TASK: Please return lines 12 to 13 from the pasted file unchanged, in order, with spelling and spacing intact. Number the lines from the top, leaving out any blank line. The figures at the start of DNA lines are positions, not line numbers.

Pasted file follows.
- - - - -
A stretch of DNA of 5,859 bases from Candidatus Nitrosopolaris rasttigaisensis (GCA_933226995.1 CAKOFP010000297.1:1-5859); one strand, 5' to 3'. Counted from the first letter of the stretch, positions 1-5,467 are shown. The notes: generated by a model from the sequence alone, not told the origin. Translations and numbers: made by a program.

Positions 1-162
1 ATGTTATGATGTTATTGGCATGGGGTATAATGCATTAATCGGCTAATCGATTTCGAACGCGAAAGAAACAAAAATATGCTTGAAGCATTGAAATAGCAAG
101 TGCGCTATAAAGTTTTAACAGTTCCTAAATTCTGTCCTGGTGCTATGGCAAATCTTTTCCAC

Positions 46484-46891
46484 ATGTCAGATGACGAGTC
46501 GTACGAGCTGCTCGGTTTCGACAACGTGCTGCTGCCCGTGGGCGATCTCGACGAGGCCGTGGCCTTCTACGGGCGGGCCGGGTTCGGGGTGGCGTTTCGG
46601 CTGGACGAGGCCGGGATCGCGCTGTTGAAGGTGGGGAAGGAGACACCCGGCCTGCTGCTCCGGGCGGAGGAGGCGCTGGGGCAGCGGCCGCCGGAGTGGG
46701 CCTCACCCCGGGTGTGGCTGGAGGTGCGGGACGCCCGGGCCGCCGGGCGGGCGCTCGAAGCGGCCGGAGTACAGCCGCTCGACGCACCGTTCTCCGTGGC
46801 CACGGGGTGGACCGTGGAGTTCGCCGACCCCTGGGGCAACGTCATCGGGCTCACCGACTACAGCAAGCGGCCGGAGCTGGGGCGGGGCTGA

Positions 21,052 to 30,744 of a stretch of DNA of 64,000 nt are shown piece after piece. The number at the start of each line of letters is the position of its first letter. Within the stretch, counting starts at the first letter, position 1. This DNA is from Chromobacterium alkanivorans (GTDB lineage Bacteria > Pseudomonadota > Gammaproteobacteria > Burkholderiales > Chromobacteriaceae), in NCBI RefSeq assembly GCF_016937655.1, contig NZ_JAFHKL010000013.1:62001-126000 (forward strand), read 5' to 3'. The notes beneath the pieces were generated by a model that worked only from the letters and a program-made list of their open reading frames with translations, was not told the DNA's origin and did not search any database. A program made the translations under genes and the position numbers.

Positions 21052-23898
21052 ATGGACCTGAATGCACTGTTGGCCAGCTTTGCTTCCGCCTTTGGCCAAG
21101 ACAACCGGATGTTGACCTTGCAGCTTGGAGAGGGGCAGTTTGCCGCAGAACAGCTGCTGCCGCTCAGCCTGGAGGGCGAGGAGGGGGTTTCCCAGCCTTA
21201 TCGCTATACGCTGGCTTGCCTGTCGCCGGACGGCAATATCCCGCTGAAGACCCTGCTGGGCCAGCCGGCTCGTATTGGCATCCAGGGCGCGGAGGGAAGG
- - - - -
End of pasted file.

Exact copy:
Positions 21052-23898
21052 ATGGACCTGAATGCACTGTTGGCCAGCTTTGCTTCCGCCTTTGGCCAAG